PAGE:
Category: Financial Services & Banking

Finance and accounting leaders: A strategic force

by Jim EtlingRyan Morgan and Sydney Olszewski

Take a look at the world’s best organizations and you’ll find they have at least one thing in common: a world-class finance and accounting team. So why have leaders in this function historically been viewed as overhead? To those on the outside looking in, these individuals are just at their desks hunched over the books, budgeting, forecasting and staying distanced from organization-wide decision making. Finance and accounting is much more than that.

Take a minute to reflect on your company. Has growth been significant and consistent? Are your employees confident they’ll be paid on time? You have your finance and accounting team to thank for that.

As we continue to work with top finance and accounting talent across a variety of industries, we’ve noticed these individuals consistently embody a strategic force in their organizations. Here’s why:

  • Finance and accounting leaders can drive your organization’s most ambitious goals.
    • The myth: Finance and accounting leaders often shoot down ideas for innovative products, services or growth; they lack creativity.
    • The truth: Coming to this department for consultation is often the first step to getting projects off the ground, because they can back up new, transformative ideas with the important facts and data that keep an organization on a path to growth, instead of slipping in the other direction.
  • Finance and accounting professionals don’t always come from a traditional background.
    • The myth: Finance and accounting leaders all follow a similar career path, starting and finishing in the world of finance.
    • The truth: In today’s world, we’re seeing finance and accounting leaders come from unconventional backgrounds. Consultants and investment bankers are often transitioning into these roles, bringing with them the unique ability to provide data-backed strategic thinking. They hold a business-first mindset, which is a leading factor in their success.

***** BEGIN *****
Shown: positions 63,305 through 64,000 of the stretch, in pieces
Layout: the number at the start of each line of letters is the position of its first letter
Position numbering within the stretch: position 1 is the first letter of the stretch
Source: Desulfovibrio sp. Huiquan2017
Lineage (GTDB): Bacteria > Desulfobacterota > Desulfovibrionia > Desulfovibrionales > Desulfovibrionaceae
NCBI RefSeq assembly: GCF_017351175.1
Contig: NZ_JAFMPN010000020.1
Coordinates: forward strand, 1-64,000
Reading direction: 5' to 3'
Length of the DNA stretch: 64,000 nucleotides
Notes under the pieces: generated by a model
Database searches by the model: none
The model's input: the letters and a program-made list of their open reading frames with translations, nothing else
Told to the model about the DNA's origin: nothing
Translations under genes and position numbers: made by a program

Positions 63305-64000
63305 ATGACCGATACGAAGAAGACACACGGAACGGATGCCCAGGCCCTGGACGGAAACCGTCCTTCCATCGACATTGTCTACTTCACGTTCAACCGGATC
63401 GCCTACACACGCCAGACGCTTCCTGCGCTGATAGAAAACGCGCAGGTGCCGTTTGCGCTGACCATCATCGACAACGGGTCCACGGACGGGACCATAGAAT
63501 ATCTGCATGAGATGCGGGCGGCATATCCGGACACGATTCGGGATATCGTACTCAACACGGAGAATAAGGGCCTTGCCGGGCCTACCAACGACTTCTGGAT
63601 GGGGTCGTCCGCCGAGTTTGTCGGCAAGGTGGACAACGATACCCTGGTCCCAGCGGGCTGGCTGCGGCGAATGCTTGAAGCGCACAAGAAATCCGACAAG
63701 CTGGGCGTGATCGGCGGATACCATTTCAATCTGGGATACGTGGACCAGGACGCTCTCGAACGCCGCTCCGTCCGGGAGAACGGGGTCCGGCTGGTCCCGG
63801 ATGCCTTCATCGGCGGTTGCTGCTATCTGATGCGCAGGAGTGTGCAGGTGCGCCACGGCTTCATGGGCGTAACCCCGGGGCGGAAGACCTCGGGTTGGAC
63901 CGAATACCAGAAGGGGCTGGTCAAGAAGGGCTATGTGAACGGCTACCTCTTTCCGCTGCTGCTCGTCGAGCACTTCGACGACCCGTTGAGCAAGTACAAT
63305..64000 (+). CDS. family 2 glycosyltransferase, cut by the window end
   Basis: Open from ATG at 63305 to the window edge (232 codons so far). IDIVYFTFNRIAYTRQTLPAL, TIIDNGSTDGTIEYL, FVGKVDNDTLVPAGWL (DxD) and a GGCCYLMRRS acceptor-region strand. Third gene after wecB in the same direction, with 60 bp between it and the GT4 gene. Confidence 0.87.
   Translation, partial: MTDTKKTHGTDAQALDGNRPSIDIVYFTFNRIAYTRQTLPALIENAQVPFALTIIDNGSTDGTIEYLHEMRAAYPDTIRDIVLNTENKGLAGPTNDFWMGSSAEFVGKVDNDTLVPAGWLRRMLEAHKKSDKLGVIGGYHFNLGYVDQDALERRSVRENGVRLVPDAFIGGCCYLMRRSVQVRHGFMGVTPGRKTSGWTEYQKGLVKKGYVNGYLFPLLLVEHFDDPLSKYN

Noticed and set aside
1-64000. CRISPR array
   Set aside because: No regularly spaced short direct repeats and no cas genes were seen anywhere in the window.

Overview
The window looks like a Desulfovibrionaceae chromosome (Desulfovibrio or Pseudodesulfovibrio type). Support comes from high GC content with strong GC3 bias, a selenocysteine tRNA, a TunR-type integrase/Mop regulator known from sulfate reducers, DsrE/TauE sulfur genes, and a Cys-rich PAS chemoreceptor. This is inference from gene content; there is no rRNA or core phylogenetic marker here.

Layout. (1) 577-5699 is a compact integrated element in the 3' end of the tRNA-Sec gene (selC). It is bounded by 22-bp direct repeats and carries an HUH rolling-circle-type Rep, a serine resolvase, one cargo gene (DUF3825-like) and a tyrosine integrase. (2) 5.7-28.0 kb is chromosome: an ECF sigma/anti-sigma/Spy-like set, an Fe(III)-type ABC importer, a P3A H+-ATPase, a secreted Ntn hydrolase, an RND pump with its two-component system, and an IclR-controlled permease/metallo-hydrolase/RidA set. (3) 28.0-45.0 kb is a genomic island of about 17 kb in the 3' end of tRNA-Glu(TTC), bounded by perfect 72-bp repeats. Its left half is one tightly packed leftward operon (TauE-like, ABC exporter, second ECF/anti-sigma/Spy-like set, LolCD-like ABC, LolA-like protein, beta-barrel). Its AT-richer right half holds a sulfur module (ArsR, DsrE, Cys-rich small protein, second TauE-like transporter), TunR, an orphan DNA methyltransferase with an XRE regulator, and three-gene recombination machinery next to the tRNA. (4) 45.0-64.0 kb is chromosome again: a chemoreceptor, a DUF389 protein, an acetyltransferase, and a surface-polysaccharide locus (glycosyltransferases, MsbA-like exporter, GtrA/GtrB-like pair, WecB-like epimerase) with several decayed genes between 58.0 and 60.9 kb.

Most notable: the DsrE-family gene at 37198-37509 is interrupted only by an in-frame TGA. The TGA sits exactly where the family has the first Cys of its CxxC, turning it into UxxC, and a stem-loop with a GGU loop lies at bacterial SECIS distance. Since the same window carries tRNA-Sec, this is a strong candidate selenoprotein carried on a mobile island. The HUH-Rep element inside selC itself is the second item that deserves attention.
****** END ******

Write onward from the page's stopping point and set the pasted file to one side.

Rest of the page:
• Individuals outside the function want finance and accounting leaders to be recognized as the strategic force they are.
    • The myth: An organization’s leadership team can see the value their finance and accounting team brings to the table, but they’re fine with them being in the “back office.”
    • The truth: We’ve seen first-hand that executives want to change the way finance is viewed in their organization. They want it to be seen as a value-add function that creates business partnerships while aligning financial strategy to overall company strategy. In fact, the talent profile we’re being asked to find now versus three years ago has significantly shifted. Companies want to get creative with where their finance and accounting leaders come from.

The finance and accounting function is essential to any successful organization. It’s no longer just scorekeeping; it consists of strategic, consultative professionals who are critical to the success and growth of an organization.


Get in touch with Charles Aris Inc., the InterSearch Worldwide member firm in the USA with offices in Washington DC and Greensboro NC.

Matching top FP&A talent with organizational needs